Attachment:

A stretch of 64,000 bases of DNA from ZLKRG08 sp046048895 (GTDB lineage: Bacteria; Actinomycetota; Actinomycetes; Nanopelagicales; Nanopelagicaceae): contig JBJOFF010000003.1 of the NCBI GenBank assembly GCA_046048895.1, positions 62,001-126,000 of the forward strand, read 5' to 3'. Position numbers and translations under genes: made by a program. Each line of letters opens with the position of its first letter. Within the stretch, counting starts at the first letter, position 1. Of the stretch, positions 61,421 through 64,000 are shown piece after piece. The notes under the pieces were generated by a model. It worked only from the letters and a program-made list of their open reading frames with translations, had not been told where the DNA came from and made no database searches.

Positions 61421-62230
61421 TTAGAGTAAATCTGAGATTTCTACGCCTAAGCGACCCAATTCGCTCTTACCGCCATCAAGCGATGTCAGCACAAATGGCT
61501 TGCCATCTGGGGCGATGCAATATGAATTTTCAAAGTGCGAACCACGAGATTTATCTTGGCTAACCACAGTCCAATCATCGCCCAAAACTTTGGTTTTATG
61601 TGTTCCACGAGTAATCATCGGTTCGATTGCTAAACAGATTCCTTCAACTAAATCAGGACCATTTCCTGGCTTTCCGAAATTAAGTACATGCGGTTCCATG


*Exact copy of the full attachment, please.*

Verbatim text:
A stretch of 64,000 bases of DNA from ZLKRG08 sp046048895 (GTDB lineage: Bacteria; Actinomycetota; Actinomycetes; Nanopelagicales; Nanopelagicaceae): contig JBJOFF010000003.1 of the NCBI GenBank assembly GCA_046048895.1, positions 62,001-126,000 of the forward strand, read 5' to 3'. Position numbers and translations under genes: made by a program. Each line of letters opens with the position of its first letter. Within the stretch, counting starts at the first letter, position 1. Of the stretch, positions 61,421 through 64,000 are shown piece after piece. The notes under the pieces were generated by a model. It worked only from the letters and a program-made list of their open reading frames with translations, had not been told where the DNA came from and made no database searches.

Positions 61421-62230
61421 TTAGAGTAAATCTGAGATTTCTACGCCTAAGCGACCCAATTCGCTCTTACCGCCATCAAGCGATGTCAGCACAAATGGCT
61501 TGCCATCTGGGGCGATGCAATATGAATTTTCAAAGTGCGAACCACGAGATTTATCTTGGCTAACCACAGTCCAATCATCGCCCAAAACTTTGGTTTTATG
61601 TGTTCCACGAGTAATCATCGGTTCGATTGCTAAACAGATTCCTTCAACTAAATCAGGACCATTTCCTGGCTTTCCGAAATTAAGTACATGCGGTTCCATG